Hate to Cook? 10 Ways to Eat Healthy Without Ever Chopping a Vegetable

According to a chef.

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As important as eating healthy is to our wellness, it’s a bit of an ordeal. The time, the energy, and the mess involved in cooking can feel insurmountable for even the best of us. I often refuse to chop vegetables for myself to eat, and I’m a chef, so I have no shortage of sympathy for those who avoid it and don’t have the professional skills to make it a fast task.

My desire to eat healthily, coupled with malaise around cooking for myself, has led me to spend a lot of time figuring out how to eat the way I want without spending more time in my kitchen than I already do. And like any good lesson learned, that info deserves to be shared. Ahead, I've rounded up my top 10 tricks to eating healthy without having to cook. 

Single Ingredient Snacks

An apple a day doesn’t exactly keep the doctor away, but it does offer important nutrients such as fiber, quercetin, and pectin. Any single food—whether fruit, vegetable, nut, or protein—can generally be considered healthy. That's because the things that make foods unhealthy are what we do to them in processing, not their raw ingredient state. When you have the munchies, a focus on single ingredients will ensure a nutrient-rich snack. It’s great to think outside the box on this one: I often eat yellow or orange bell peppers whole like apples, for example.

Easier Ingredients

Convenience foods have come a long way. Where once anything pre-cut or pre-cooked was filled with chemicals to keep it fresh or for flavor, there are countless unadulterated ingredients available now that have made mealtime easier for consumers. Think cooked grains that only need heating, crudités for snacking, and eggs that are already hard-boiled.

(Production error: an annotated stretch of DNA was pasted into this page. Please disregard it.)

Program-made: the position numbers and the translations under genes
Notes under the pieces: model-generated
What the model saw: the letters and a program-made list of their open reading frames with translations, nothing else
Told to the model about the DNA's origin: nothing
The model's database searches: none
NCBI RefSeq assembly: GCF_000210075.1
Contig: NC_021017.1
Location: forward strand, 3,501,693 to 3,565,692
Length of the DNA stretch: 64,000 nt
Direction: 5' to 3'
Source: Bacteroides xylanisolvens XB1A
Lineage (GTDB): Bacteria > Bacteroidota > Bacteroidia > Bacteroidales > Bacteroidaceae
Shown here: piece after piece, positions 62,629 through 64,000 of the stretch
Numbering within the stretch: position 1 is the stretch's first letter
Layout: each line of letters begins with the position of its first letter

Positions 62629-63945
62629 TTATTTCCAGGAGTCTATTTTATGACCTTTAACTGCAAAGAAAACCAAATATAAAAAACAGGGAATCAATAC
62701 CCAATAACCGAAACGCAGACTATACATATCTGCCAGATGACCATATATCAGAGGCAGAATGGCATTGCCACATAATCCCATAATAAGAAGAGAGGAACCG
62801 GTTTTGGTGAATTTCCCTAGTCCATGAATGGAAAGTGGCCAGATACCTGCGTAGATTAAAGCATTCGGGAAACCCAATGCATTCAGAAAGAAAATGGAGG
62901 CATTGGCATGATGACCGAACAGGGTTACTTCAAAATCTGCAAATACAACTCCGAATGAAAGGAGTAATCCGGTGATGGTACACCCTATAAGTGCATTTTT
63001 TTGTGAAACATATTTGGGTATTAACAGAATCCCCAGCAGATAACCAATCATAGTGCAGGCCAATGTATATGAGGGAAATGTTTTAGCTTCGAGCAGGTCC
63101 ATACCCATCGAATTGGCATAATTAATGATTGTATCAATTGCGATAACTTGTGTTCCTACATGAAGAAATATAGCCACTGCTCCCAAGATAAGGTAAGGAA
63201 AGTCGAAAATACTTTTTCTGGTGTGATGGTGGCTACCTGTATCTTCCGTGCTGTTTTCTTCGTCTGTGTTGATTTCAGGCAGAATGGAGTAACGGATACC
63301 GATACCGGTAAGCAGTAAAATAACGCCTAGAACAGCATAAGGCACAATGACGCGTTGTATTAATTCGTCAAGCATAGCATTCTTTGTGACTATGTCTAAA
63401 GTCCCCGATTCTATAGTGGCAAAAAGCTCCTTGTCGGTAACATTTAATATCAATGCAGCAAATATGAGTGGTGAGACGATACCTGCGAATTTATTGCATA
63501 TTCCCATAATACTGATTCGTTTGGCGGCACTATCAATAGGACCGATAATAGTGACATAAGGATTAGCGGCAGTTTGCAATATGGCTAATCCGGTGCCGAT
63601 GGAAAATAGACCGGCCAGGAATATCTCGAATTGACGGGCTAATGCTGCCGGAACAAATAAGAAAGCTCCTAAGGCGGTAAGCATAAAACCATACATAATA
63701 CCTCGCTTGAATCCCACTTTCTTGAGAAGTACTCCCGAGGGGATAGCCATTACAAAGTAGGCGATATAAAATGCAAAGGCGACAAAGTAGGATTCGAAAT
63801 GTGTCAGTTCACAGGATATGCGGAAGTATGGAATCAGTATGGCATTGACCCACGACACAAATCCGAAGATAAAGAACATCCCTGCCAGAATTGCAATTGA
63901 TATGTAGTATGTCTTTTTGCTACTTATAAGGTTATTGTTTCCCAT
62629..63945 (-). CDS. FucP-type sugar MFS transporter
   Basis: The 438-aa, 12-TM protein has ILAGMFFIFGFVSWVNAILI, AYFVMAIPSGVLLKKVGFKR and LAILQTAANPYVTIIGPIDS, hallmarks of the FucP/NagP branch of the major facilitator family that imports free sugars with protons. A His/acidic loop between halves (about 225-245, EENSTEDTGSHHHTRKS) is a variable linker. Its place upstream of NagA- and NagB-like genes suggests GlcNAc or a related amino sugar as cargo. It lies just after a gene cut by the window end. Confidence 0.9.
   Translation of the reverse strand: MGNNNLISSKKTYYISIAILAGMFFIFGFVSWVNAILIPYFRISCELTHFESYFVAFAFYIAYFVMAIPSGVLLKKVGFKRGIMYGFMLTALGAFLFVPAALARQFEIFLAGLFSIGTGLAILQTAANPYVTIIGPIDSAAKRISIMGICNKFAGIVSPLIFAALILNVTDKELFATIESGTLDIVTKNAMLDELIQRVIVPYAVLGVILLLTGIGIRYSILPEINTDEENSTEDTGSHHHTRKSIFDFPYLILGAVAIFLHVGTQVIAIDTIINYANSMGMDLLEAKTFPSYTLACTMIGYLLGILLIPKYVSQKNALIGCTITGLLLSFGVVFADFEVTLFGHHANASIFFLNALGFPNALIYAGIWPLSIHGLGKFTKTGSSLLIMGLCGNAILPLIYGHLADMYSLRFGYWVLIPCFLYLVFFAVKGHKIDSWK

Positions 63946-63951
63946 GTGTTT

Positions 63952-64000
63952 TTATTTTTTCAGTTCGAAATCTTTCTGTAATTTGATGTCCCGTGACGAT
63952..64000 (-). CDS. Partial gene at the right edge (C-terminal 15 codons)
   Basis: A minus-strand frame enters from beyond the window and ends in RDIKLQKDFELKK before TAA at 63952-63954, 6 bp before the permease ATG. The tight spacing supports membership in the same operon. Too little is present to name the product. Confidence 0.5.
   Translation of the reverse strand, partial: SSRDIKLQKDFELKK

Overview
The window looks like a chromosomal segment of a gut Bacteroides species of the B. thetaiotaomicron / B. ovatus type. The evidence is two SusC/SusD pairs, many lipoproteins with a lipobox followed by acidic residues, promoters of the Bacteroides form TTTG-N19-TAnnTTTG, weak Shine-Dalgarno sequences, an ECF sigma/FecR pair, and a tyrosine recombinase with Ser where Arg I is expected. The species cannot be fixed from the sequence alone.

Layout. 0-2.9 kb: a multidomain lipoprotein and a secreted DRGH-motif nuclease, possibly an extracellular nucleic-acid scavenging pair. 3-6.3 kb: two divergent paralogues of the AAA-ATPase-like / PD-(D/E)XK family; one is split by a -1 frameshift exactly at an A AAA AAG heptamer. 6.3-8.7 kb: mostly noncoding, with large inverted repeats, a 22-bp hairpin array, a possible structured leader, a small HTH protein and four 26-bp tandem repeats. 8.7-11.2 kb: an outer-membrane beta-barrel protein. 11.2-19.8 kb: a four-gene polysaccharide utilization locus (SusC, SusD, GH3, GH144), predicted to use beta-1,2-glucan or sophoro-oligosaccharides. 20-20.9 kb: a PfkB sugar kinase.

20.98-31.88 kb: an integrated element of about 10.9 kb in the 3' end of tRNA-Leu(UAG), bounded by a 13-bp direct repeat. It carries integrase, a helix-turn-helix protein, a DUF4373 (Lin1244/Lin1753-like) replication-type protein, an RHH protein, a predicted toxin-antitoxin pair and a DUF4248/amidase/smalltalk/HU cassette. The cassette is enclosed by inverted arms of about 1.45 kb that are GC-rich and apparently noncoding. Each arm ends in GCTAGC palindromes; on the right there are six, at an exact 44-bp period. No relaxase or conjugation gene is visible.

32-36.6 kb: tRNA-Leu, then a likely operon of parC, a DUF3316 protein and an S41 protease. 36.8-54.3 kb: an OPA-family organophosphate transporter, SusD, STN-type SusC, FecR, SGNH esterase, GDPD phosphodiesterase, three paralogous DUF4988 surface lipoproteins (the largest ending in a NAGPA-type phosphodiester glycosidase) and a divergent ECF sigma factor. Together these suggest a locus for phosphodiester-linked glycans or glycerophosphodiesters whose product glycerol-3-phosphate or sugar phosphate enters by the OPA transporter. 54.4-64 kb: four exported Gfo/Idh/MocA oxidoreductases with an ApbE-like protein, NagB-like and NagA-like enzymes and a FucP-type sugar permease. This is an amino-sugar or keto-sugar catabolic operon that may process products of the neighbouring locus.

Meal Prep Delivery

There are more healthy meal delivery options than ever before. You can choose boxed fresh ingredients that come with recipe card instructions or eschew your oven completely and opt for pre-cooked meals. Meal services often offer assorted nutrition profiles for those who have specific needs, and there are plenty of generically healthy, fresh ingredient-focused services, too. If you like to support small businesses, you'll likely find people in your neighborhood who offer meal prep services as well.

Grocery Store Food Bars

Where once a grocery store salad bar was something to actively avoid, nowadays many are as good as your average takeout meal and healthier to boot. Health food store's hot and cold bars offer moderately priced options for everything from organic rotisserie chicken to premade dinner dishes, in addition to assorted dressed salads and cooked veggies. They’re also the perfect place to find single ingredient produce or protein snacks. 

Smarter Takeout And Dining

It’s time to stop beating yourself up about ordering food. We all do it and we all enjoy it. What matters is what food you’re eating. If something tastes incredibly delicious, chances are it’s mostly oil/butter, salt, and sugar, and your instinct that it isn’t healthful is correct. That doesn't mean it's bad or shameful—it means it's delicious and you should enjoy yourself—but just be aware of the ingredients. Healthy restaurants abound now in major cities and often suburbs, too, with everything from ingredient lists to macronutrient breakdowns available for consumer viewing.